GODDARD, L.J. -The difficulty that I have felt in this case is to determine whether it is distinguishable in principle from Perrin v. Dickson (1930) 14 Tax Cas. 608, a decision which is binding on this court. The fine distinction between an annuity properly so called for tax purposes and an annual payment which is in truth a capital payment, whether in discharge of a pre-existing debt or not, has repeatedly been emphasised, and no sure or simple test has or can be laid down for the solution of this problem. The only principle that I can deduce from the cases is that the Court must have regard to the true nature of the transaction from which the annual payment arises and ascertain whether or not it is the purchase of an annual income in return for the surrender of capital. If it is the purchase of an income it is taxable; if it is a capital payment it is not, though in the latter case if the annual sum represents a payment, or a return of capital, coupled with interest, the sum may be dissected and tax charged on so much as represents interest. Now in the case of a whole life annuity the sum paid is not in truth a return of capital plus interest. The annual payment is calculated on the grantees expectation of life. He is to receive during his life an annual sum considerably in excess of the normal interest that he would obtain on an investment, while the grantor takes the risk of the life being prolonged beyond a period which will yield a profit to him on the transaction. The grantee retains no interest in the capital once it has been paid; it becomes the property of the grantor. The present case as between the company and the late Mr. Sothern is, in my opinion, one of an ordinary life annuity with an additional benefit attached, the company agreeing that in no event will they pay less than the amount of the capital they received from the annuitant. I find difficult to see why a payment to be made after his death to his nominee, or to his executors if the nominee should also have died, or if they had been nominated as beneficiaries, should change in character or quality, becoming capital and not income merely because the measure of the payment or payments is limited to an amount which, added to what has already been paid to the granter, will be equivalent to the amount originally paid by him to secure the income. In Perrin v. Dickson (1930) 14 Tax Cas. 608 it was found in the case that the sum to be paid to the parent for the education of his child was, if the child survived for the whole period, the amount of the premiums plus 3 per cent. compound interest. The contract provided that if the child died the parent was to be paid the total amount of the premiums paid without interest, less any sum that might already have been received. The Court held, as I understand the decision, that the true nature of the transaction was no more than the accumulation, or saving, by the parent of a sum at compound interest to be applied when the time came for the education of the child, or returned to him without interest in the event of the earlier death of the child. In that view of the facts the transaction was in no sense an annuity and is quite different in quality from that which we are now considering. The opinion that I have formed makes it unnecessary to consider what effect, if any, the decision in Perrins Case (1930) 14 Tax Cas. 608 may have on terminable annuities. Obviously the transaction was closely akin to the grant of such an annuity, and the Court held that only so much of the payments as represented interest was taxable. It may yet have to be decided whether that principle must be applied to all cases of deterred terminable annuities, but as, in my opinion, this is not truly a case of a terminable, but of a whole life, annuity with an added benefit, I need express no opinion upon the question.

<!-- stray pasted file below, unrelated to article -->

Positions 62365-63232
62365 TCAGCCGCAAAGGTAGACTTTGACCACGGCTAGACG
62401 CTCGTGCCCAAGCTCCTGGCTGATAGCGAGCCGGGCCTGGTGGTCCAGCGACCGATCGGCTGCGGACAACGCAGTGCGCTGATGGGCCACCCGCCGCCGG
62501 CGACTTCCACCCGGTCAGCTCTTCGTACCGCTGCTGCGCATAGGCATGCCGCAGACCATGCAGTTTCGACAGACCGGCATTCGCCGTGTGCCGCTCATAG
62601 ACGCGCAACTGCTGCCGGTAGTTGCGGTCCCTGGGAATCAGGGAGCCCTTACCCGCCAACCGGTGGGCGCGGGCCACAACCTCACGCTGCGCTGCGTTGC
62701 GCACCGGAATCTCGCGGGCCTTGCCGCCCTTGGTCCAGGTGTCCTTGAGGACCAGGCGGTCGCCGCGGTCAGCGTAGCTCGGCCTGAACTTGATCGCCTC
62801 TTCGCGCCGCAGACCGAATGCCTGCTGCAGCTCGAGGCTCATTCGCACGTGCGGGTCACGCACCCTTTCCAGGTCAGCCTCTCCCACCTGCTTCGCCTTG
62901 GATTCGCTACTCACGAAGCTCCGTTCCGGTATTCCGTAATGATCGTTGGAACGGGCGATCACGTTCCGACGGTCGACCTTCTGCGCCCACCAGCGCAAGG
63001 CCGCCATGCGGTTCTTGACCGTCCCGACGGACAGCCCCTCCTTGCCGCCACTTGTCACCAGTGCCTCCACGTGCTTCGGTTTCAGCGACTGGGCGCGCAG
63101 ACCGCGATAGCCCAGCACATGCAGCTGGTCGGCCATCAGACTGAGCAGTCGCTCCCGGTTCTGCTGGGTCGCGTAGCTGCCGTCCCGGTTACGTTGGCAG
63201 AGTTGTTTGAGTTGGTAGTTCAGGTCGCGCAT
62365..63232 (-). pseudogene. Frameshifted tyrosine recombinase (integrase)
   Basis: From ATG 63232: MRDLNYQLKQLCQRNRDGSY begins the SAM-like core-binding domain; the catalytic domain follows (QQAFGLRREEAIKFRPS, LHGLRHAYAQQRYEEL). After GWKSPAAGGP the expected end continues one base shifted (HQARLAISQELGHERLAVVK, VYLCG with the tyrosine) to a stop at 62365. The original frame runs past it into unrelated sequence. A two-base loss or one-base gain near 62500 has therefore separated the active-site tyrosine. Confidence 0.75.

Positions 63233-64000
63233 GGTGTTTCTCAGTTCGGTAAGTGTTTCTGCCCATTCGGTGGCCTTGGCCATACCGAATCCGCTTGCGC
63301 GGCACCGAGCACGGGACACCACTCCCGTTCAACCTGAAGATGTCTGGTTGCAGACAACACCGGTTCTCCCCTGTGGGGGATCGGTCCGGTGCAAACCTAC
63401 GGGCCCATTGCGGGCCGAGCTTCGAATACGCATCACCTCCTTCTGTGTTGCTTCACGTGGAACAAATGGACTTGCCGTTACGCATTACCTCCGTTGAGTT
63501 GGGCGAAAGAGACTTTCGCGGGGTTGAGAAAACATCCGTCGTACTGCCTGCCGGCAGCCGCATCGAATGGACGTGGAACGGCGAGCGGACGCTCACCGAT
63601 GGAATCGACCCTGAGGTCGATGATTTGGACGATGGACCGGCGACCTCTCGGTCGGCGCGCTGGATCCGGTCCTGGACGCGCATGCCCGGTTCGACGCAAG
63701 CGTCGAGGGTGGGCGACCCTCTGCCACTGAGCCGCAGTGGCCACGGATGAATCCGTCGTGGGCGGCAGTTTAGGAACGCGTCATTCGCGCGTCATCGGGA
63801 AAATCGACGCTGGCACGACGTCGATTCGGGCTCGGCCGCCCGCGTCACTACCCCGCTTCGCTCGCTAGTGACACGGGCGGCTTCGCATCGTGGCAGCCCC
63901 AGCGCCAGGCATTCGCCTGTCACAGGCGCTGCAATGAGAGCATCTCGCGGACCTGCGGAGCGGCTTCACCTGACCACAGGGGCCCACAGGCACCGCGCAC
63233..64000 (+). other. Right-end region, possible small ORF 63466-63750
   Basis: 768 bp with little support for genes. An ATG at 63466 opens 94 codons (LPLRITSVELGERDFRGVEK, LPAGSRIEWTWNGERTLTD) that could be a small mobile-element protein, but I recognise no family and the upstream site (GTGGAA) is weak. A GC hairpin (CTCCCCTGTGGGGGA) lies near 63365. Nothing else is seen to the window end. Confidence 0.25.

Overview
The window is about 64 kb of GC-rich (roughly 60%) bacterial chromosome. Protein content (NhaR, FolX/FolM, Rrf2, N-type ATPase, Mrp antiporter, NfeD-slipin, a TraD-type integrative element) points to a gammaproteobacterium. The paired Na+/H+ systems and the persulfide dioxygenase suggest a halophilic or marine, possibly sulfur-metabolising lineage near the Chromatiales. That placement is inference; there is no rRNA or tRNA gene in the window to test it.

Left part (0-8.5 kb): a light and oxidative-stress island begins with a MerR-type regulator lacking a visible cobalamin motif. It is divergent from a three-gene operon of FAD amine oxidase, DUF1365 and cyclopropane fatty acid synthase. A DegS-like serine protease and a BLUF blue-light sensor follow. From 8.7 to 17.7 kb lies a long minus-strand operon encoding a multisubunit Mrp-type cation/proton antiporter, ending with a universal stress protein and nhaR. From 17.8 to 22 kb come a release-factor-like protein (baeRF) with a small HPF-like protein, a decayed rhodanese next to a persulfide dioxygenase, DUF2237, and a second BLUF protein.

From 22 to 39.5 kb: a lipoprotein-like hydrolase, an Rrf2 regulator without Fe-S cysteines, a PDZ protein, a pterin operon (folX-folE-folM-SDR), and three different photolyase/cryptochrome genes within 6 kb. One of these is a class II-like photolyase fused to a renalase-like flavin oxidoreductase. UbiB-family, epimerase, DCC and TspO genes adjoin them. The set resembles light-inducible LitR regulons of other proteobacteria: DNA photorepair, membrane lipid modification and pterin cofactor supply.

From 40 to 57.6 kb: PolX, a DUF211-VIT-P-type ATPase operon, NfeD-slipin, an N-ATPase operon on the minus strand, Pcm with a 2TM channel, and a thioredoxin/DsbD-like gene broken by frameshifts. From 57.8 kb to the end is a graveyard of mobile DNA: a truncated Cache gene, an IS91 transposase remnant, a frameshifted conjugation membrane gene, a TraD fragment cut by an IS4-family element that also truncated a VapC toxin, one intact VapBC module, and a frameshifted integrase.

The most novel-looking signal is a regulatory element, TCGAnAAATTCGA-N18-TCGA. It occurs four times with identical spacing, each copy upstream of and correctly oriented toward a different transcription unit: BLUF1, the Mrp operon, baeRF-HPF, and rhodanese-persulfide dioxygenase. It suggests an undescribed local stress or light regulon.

I think that the decision of the Special Commissioners was right and should be restored.
Leave given to appeal to the House of Lords.